This October, he will participate in Miss Gypsy, a beauty competition for women and men that seeks to empower young Gypsies, known as Gitanos in Spain. Making up one of the most oppressed minority groups in the country, many Gitanos live in concentrated, lower-socioeconomic communities and have struggled for centuries to integrate themselves into mainstream Spanish culture. Discrimination and a history of exile has plagued many of these Spaniards who remain without a voice, misunderstood and encumbered by stereotypes.
“They tend to be of a very particular status. There’s no question that there is historical deprivation in access to education,” said Yaron Matras, author of the 2014 book, I Met Lucky People: The Story of the Romani Gypsies. “There’s a very distinct sense of identity. They don’t even use the term Roma to refer to themselves and there’s many issues of culture that have changed.”
Story by Emily Pollak
MADRID – On a wild Saturday night in late May, thousands of chanting, screaming soccer fans fill the streets to support their local team, Real Madrid, as it plays for the championship in neighboring Portugal. But in the midst of the revelry, a disturbing symbol emerges. The swastika. Hundreds cheer around a man waving a flag bearing this universal symbol of anti-Semitism and hate. Nobody does a thing, or seems to care.
It has become an increasingly familiar sight in the capital city of Spain, a country with a history of showing hostility toward Jews. And not surprisingly, as a result, the rise of white power groups has unnerved human rights advocates, business owners and members of the region’s Jewish community, a minority that represents less than 1 percent of the population.
Story by Jessica Mendoza
Though still energetic at 60, Elianne Garcia Ruiz can already foresee the struggles of growing old as a transsexual woman.
A former night shift attendant at a home for the aged, Garcia Ruiz has witnessed firsthand the kinds of abuses that elderly lesbians, gays, bisexuals and transsexuals receive from workers and other residents: Sexist slurs, she said, are only the most common. She recalled a lesbian married couple leaving the residence because they had been forced to live separately. Garcia Ruiz later learned that their relationship had made an employee, who saw them kissing in their room, uncomfortable.
“In normal residences, they label you,” Garcia Ruiz said through an interpreter. She declined to name the institution, located fewer than 30 miles from the capital, where she had worked for five years.
The alternative to living in a group home, however, is a lonely one. Garcia Ruiz has neither a partner nor family and is by herself in an apartment in the small city of Robledo de Chavela in greater Madrid.
Her situation is not unusual. About 42,000 LGBT people above the age of 65 reside in Madrid, based on calculations using a 2011 study by UCLA School of Law’s Williams Institute. Many of those people have little support.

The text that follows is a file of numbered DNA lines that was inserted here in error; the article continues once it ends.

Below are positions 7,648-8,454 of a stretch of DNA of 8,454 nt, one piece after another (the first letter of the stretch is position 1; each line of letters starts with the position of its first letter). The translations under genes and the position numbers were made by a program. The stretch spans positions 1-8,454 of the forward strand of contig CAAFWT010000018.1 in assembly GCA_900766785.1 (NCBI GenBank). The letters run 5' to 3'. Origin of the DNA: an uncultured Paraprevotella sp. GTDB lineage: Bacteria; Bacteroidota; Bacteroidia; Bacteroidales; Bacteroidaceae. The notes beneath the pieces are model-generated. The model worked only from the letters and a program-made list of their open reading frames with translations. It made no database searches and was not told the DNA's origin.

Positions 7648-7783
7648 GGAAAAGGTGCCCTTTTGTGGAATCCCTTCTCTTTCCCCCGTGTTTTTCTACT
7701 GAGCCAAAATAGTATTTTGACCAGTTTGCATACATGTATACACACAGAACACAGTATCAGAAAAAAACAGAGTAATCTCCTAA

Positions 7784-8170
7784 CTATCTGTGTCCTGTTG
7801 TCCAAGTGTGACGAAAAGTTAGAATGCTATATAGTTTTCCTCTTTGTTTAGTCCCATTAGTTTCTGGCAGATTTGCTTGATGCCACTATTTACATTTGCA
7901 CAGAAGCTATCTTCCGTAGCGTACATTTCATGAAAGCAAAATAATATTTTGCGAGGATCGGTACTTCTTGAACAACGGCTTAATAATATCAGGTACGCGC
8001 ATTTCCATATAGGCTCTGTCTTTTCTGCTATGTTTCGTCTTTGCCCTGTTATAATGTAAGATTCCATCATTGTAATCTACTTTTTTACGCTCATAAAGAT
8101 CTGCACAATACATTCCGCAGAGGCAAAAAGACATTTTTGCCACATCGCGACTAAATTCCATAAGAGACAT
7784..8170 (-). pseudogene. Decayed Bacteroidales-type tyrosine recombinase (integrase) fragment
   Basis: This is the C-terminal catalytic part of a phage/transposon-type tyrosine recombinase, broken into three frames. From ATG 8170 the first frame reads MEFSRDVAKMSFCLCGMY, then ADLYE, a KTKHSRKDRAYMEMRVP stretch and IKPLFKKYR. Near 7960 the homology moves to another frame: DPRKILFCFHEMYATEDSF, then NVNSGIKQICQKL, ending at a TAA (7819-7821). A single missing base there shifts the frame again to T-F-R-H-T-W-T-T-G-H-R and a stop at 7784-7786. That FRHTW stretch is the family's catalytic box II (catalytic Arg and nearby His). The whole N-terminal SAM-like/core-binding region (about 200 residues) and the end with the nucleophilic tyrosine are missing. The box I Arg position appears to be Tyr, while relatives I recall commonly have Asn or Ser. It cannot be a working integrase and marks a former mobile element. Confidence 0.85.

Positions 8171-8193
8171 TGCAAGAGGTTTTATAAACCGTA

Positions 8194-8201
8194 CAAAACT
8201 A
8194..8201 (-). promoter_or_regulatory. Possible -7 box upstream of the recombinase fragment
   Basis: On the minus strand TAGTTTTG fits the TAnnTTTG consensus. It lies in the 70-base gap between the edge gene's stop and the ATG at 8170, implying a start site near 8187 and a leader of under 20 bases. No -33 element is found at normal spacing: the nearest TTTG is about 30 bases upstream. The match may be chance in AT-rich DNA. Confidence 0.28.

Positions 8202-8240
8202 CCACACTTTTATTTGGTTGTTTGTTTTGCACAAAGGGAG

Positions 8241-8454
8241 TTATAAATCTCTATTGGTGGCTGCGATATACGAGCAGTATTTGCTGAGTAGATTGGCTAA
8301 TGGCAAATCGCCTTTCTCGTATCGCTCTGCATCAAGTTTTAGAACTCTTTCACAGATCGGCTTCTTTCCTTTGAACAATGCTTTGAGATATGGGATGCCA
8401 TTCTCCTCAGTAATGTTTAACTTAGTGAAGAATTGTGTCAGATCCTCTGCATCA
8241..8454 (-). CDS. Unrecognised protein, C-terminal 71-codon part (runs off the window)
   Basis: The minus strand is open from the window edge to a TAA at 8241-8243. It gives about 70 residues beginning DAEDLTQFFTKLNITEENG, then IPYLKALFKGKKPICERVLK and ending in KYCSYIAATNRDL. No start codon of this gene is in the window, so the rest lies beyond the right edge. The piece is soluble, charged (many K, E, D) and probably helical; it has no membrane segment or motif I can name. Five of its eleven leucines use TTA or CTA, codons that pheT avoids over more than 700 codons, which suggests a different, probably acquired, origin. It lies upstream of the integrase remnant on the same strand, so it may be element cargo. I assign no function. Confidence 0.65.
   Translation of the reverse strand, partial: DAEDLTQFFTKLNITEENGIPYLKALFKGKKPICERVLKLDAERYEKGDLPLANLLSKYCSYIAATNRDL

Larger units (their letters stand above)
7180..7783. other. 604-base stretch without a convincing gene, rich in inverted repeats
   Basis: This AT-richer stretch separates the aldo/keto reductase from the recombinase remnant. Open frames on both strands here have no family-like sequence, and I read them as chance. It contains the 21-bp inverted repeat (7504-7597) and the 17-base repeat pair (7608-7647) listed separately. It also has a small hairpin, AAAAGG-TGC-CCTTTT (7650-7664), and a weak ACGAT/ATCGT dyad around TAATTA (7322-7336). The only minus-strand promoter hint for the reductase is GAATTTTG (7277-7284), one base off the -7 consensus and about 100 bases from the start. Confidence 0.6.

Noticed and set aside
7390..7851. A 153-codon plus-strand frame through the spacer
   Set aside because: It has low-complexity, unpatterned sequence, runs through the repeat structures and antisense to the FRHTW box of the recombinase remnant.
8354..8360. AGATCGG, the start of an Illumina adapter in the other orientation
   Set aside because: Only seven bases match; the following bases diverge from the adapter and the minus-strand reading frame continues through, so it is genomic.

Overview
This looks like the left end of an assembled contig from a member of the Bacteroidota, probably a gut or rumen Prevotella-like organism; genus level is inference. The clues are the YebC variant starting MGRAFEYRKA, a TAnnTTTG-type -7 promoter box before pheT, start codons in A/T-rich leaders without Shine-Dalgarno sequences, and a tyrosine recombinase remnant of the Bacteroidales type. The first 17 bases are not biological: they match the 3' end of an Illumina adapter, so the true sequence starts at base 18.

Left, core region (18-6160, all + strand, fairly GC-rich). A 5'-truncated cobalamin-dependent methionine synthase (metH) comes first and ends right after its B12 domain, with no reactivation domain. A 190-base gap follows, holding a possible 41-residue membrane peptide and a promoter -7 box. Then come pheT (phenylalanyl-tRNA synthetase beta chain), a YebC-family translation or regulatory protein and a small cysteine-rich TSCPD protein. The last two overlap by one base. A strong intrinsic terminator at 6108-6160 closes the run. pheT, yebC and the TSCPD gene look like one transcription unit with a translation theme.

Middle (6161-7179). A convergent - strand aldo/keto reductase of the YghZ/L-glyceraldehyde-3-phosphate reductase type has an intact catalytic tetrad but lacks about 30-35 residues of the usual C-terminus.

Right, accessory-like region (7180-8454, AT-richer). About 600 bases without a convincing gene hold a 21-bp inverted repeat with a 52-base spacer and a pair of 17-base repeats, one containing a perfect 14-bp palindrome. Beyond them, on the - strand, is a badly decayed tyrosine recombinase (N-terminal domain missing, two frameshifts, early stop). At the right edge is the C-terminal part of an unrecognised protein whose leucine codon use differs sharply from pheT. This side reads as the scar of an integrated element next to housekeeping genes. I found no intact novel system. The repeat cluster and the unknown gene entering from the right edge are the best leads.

Story by Danny Mortimer, with Bryan King and Julia Moss
MADRID – Outside City Hall late Saturday night, a man is on his knees, hands over his face, head pointed toward the sky as if in prayer. The screaming fans running past barely notice. They’ve got enough to think about. Real Madrid has won the championship in one of the most unexpected and anticipated contests ever between this city’s greatest rivals.
The party, which began hours earlier, shows no sign of stopping. “My family, my family,” the man on his knees repeats. “Congratulations, my family.”
Hours earlier, the battle lines were drawn. On every street and in every bar near the Plaza Mayor, the solid white of powerhouse Real Madrid can be seen alongside the striped uniforms of their scrappy, underdog neighbors Atlético Madrid.
Story by Mackenzie Nichols
SALAMANCA – Look up. Look to the left, to the right. Look under awnings, on store signs, on the ropes that corral people in museums, even on people’s flesh.
Just about everywhere in Salamanca, it’s easy to spot the pervasive red lettering that brands this city, tying its past to its present with a unique and unmistakable red gothic font.
Known now as simply “Salamanca,” the lettering originated inside the ancient University of Salamanca, where rights of passage were fiercely honored among Spain’s male intellectual elite. Here, inside the stone walls that formed the country’s oldest university, boys who arrived to study subjects such as law, theology, economics and medicine left as men only when they earned the Vitor, a symbol designed around a large “V” for “victory” that would be written onto a wall along with the student’s name and date of graduation.
If that’s not intriguing enough, consider this: The writing was painted on with bull’s blood – both because a bull, then and now, represents power and dominance in Spain, and also because the dark red liquid stained the porous sandstone walls enough so that the symbols endured. Students and teachers would use blood from the corridas, or bullfights, and local meat shops – plentiful here because Salamanca has more bull farms than any other region in Spain.